From trivets to linen to Steuben glass, the duck motif is a winner

By , Staff writer of The Christian Science Monitor

On many counts, 1983 would have to be considered the year of the duck. And 1984 promises to keep the trend waddling along smartly. The home-accessory scene has gone about as duck-happy as it can get. You can currently purchase crystal ducks; brass, gilt, and pewter ducks; ceramic ducks; porcelain ducks; carved wooden ducks; and cement ducks for the garden.

Duck-painted rural mailboxes are big business this year, as are duck-shaped lamps, decorative boxes, and duck-decorated platters, glasses, trays, and ice buckets. You can purchase coat racks, casseroles, trivets, bookends, and cutting boards shaped like ducks, as well as children's pull toys that waddle.

If you check out the Neiman-Marcus catalog, you will find a porcelain duck hand-painted in Hungary's famous Herend factory. And Steuben's crystal duck is a see-through charmer.

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The duck motif is an out-and-out winner, and no one quite knows why except that, as one manufacturer points out, ''Ducks are cute, waddle funny, make comical noises, and are harmless and whimsical.''

Peking duck, over the past 10 years, has become a Chinese gourmet delight known the world over. Visitors to the Nile return home with strips of papyrus decorated with beguiling ducks, ancient and Egyptian and all in a row.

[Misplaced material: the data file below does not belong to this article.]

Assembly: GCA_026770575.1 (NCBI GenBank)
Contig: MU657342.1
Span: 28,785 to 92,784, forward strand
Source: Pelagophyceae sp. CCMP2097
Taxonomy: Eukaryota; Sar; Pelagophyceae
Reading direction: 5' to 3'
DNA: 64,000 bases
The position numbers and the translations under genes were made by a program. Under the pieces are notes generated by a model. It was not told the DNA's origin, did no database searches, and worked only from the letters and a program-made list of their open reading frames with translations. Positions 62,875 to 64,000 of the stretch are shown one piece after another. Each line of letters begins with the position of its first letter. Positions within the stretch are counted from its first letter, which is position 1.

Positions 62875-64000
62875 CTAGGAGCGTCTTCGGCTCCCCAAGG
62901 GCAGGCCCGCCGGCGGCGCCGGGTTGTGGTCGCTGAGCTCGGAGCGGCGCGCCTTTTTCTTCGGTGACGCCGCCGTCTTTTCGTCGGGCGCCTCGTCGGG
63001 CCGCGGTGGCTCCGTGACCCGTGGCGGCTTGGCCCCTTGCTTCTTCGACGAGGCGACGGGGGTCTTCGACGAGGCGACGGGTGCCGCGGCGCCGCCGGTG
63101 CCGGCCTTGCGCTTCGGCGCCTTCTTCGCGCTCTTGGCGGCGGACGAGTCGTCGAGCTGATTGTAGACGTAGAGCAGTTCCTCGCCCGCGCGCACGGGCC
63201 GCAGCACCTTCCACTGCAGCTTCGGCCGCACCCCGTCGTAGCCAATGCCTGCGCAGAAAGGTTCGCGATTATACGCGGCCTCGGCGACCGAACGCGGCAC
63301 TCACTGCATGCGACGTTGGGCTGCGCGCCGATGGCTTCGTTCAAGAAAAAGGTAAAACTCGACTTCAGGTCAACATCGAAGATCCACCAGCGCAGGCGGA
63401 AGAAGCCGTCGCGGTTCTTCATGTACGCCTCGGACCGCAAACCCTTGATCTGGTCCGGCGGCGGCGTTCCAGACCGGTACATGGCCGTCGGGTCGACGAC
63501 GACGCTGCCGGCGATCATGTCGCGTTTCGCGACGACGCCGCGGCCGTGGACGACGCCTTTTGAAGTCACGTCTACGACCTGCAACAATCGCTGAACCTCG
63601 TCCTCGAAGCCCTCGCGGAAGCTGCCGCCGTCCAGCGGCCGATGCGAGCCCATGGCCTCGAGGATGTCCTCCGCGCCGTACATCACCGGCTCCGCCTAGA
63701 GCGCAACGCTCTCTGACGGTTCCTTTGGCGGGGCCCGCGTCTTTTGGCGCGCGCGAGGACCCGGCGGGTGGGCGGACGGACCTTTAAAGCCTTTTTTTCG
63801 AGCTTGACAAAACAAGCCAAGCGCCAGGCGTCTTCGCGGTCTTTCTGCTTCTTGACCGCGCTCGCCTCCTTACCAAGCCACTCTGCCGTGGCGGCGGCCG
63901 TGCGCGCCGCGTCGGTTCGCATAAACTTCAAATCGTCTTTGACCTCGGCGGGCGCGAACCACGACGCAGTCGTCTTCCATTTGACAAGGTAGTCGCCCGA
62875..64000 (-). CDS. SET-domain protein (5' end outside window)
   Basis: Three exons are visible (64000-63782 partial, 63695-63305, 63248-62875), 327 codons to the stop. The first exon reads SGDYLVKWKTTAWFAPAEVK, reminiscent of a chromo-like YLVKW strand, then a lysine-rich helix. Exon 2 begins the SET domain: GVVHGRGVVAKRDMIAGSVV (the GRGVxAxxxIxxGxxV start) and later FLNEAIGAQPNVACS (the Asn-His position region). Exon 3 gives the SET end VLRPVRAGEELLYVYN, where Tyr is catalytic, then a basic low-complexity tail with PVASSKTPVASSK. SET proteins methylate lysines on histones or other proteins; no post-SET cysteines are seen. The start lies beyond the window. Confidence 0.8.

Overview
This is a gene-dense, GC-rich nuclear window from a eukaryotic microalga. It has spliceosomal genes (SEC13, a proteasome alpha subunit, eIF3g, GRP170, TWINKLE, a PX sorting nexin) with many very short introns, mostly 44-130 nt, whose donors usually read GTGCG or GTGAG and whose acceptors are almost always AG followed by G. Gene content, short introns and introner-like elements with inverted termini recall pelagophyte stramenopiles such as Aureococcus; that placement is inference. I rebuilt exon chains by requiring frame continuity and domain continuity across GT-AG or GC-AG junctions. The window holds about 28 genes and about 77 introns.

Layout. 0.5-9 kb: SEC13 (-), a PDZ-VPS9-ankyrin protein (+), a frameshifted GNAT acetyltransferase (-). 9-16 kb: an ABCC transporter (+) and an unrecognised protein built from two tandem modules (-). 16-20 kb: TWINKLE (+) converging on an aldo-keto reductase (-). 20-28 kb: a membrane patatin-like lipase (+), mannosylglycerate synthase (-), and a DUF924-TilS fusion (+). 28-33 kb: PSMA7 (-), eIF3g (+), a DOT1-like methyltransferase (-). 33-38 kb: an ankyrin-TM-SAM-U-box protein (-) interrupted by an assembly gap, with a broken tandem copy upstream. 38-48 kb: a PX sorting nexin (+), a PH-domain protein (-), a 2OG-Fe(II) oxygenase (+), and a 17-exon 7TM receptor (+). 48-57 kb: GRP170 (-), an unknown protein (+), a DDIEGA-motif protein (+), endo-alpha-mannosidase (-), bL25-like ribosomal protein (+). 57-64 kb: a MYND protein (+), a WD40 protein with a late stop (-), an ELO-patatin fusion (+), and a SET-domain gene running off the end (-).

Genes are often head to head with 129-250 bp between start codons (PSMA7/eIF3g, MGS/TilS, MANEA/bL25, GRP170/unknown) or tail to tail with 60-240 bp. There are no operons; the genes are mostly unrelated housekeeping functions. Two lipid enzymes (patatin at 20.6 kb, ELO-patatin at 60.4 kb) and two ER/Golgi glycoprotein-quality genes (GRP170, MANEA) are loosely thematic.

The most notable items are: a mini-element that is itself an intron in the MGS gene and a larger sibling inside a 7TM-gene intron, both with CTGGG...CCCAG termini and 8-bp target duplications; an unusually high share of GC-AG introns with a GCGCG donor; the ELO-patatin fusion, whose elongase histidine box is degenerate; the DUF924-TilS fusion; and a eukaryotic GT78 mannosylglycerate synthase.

The down business is up, too, and those puffy feathers are this winter making more and more people look fashionably overstuffed and billowy.

An acquaintance opens a nursery school and calls it the Duck Pond. A carver of decoy ducks lives in a house he calls the Ducks Nest. And in Pasadena, Calif. , Sandy Mack runs an accessory and linen shop called the Linen Duck, where her bleached duck decoys have a California look. Her big-duck imported boxes from Thailand and the Philippines and her crystal ducks from Sweden are always in demand, she says.

Sharon Owen, a North Carolina craftswoman, comments: ''For the past two years I've been seeing this big trend in the crafts to mallard ducks - stitched ducks, stuffed ducks, pottery ducks, ducks woven into tapestries or hangings, ducks cut out of wood, carved ducks, and tole-painted ducks.''

As for antique duck decoys, 1983 was a banner year. One auction sale alone, at Richard A. Bourne Company in Hyannis, Mass., realized over half a million dollars, with the decoys bringing prices ranging from $3,300 to $19,500. A Cobb Brant brought $28,000 at the same gallery last spring.

Meanwhile, decoymaking by contemporary carvers is being increasingly recognized as a uniquely American folk art. Fred Muhs, a master craftsman in Westhampton Beach, Long Island, N.Y., gets as much as $9,000 for the duck decoys he carves by hand. Certainly, the handsome duck decoy is an important element of the popular ''country'' look in decorating today, and interior designers are finding that ducks seem to have a universal appeal everywhere in the world.

There is no telling where the buck, or rather the duck, will stop. People are even reviving Joe Penner jokes. He was that erstwhile comedian of several decades ago who was always suggesting: ''Let's have a duck dinner. You bring the duck.''

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